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What revisiting YESTERDAY'S music taught me about TODAY

Once when I was a graduate student, I told a composition professor that I was completely rewriting a two-year-old piece. He responded: "Always look forward, never back!"

A few years later, a fellow composer shared a similar story. "Quit picking at it!" his teacher told him. "You'll make it bleed."

So when I decided to revisit some of my older pieces before authorizing third party dealers to sell them as print-on-demand editions, I was not surprised when several composer colleagues counseled me to just focus on my new music.

The BEST place to buy sheet music these days is...well, it's complicated

When I was growing up, my house was filled with sheet music, with everything from Mozart piano sonatas to Broadway songbooks. We bought most of it from Childers Music Center, a small storefront run by Dan Childers, a.k.a. “Dandy Dan the Music Man.” In addition to running the store, he supported the County 4-H program and the Civic Forum Spelling Bee.

The Music of Forgiveness

If you asked me a decade ago what I wrote music about, I would have given you an exhaustive (and probably exhausting) list of themes.

Music in a Time of Word Wariness

I receive requests with some frequency from musicians asking if they might alter the lyrics of my songs in some way. Without exception, all of these requests are thoughtful and thought-provoking, motivated by large and important questions. Because I am hopelessly addicted to large and important questions, I find myself responding to all of them.

Imagine something. Learn something. Make something.

Twenty years ago, I renovated a kitchen for about $1500. A quirky do-it-yourself job, it involved stripping 1970s wallpaper adorned with no fewer than ten varieties of fruits and vegetables, painting the cabinets Sherwin Williams Bunglehouse Blue, and commissioning my artist friend Annemarie Zwack to paint a whimsical mural illustrating my favorite life motto:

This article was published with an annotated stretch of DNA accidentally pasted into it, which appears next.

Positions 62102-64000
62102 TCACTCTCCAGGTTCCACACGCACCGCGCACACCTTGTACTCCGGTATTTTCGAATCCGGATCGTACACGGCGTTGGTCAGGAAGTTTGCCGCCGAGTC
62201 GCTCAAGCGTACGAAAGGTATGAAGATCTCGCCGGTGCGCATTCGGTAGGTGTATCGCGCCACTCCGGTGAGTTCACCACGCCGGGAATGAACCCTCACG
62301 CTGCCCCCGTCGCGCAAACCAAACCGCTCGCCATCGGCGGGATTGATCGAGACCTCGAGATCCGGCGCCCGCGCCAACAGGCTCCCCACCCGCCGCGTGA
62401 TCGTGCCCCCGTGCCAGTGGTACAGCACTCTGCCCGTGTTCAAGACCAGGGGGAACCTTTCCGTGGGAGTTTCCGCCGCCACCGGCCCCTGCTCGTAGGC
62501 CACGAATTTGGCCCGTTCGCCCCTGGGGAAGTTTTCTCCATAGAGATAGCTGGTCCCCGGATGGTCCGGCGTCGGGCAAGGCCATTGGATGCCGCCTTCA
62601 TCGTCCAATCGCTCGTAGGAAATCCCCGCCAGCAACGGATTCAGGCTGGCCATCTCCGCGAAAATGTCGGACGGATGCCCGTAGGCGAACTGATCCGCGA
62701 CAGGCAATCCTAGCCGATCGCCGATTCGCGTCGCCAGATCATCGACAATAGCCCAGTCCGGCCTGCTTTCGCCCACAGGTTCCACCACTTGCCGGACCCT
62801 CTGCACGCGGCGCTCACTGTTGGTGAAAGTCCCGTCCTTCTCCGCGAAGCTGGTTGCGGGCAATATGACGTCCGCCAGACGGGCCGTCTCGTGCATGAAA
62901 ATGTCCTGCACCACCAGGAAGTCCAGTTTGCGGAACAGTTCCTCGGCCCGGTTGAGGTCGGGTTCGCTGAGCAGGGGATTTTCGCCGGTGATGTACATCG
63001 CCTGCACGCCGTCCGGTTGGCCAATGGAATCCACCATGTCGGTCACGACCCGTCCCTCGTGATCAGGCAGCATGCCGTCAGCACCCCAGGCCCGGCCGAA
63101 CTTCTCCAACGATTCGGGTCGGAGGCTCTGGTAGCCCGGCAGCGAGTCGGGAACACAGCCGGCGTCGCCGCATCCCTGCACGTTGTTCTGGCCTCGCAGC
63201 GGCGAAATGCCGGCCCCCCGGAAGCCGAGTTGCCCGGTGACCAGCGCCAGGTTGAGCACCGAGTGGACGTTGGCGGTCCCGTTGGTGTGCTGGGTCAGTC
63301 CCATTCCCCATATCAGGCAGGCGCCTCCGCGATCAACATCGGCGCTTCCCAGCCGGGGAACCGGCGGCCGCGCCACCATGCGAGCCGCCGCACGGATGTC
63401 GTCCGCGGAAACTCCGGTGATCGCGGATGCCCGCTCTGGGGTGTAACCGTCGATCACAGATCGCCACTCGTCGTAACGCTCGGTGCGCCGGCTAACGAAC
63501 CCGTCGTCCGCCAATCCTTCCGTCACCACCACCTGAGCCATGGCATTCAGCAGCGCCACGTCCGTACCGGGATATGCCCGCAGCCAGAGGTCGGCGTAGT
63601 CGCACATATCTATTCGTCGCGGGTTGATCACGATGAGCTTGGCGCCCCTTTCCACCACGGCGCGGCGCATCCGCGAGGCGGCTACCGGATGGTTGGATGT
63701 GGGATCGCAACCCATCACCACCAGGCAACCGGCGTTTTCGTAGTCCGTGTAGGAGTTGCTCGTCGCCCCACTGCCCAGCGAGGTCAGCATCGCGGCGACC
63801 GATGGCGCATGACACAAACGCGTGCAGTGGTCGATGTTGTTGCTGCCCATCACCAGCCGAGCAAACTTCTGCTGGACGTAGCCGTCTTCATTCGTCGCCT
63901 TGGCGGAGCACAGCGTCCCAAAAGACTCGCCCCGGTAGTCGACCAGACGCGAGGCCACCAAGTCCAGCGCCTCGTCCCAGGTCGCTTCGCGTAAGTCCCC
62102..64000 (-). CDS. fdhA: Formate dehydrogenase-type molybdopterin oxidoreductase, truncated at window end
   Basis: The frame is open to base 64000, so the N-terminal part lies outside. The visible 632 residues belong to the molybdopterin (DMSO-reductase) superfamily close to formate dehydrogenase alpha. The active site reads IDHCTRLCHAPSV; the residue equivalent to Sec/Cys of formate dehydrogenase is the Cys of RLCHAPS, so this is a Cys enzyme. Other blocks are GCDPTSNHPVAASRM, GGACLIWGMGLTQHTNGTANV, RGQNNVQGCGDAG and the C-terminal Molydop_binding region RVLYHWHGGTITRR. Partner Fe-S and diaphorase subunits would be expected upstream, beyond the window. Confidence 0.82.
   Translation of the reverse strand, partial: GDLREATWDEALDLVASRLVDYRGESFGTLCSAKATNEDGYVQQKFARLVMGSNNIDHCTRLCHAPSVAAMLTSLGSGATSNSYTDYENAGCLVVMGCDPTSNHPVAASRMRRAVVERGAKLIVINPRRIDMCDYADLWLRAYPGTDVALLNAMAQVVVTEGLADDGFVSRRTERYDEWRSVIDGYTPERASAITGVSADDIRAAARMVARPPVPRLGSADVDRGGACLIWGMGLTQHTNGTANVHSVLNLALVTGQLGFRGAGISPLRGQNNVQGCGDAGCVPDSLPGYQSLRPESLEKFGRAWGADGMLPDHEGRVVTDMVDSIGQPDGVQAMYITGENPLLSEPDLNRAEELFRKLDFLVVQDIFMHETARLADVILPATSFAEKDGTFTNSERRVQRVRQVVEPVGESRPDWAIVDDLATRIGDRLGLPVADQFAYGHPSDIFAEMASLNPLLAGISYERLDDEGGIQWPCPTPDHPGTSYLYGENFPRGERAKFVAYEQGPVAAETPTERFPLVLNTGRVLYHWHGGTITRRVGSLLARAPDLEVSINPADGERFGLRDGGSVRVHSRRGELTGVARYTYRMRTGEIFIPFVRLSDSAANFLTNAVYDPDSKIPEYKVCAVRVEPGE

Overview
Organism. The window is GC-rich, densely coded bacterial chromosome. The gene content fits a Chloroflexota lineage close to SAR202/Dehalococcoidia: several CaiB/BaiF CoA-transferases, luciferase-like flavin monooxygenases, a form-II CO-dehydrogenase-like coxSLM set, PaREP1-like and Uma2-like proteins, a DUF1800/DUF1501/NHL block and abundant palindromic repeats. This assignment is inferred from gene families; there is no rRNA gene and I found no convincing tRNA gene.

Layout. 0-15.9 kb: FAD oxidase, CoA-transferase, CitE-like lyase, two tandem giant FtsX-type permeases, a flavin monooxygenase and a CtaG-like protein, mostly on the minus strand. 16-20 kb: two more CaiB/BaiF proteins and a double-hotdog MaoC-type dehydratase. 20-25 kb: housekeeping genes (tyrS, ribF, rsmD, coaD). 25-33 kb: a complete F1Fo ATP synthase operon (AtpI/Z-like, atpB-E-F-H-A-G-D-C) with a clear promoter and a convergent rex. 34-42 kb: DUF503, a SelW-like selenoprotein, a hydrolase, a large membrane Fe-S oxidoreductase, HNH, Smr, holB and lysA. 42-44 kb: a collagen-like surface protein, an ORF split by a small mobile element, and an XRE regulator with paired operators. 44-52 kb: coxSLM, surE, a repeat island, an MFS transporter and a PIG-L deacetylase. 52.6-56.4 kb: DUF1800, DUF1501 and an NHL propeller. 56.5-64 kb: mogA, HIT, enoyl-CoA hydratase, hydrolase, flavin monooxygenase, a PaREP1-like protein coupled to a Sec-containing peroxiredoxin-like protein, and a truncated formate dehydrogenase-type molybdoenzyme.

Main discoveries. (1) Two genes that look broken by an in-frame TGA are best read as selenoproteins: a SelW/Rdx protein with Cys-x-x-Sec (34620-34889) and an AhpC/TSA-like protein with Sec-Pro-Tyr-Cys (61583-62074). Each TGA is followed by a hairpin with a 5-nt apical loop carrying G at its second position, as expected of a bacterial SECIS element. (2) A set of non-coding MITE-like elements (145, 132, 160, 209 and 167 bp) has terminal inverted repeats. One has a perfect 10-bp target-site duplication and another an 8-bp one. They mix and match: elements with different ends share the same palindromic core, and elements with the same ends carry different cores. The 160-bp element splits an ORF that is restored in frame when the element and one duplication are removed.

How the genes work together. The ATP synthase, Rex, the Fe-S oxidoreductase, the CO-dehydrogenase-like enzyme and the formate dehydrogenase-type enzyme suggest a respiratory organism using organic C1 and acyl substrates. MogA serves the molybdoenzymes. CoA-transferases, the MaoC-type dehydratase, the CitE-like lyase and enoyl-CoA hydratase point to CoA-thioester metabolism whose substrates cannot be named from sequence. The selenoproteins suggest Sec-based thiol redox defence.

How To Sing a Faith (and how not to)

Last February I was asked to give an informal talk at the Pacific Northwest Unitarian Universalist Music Festival, where I was serving as guest composer/conductor. I surprised myself by deciding to sing part of a song I had tried to write in high school. I'd never before shared that song with anyone -- and by that, I definitely mean anyone.

On Not Finding My Voice

You know what I’m talking about. Voice. A composer’s personal musical style, her particular and often idiosyncratic signature, that all-important talisman which sets her apart from the 17.5 million other composers in the world. (Schubert's sublime melodies, Prokofieff’s slippery modulations, Copland’s bright Americana...)

Henry and Kate and Grace

I'm not one of those composer/lyricists who can write a song in one day. If I'm really on a roll I might draft 90% of it, but it may take a steamy shower two days later to make me realize that the chorus needs one more phrase. It may take a frustrating car trip to make me realize that a song has more expressive potential than I thought. And every once in a while, it takes significantly more than that. Until I wrote Grace, I didn't know how much more.

Music, Slavery, Chocolate, Change

A change in a society’s consciousness usually happens slowly, over decades or centuries. So when I see such a shift happening faster than that, I sit up and take notice:

Remembering Steven Stucky

Late last night I was surprised and saddened to learn about the death of Steven Stucky, my primary composition professor at Cornell University. When I told my husband, he asked, “Did you ever get to tell him the story about that composition lesson?” I had to admit that I hadn’t. It wasn’t exactly the kind of story one relates in a concert hall lobby after an orchestral premiere, which is the last time I’d seen Steve.


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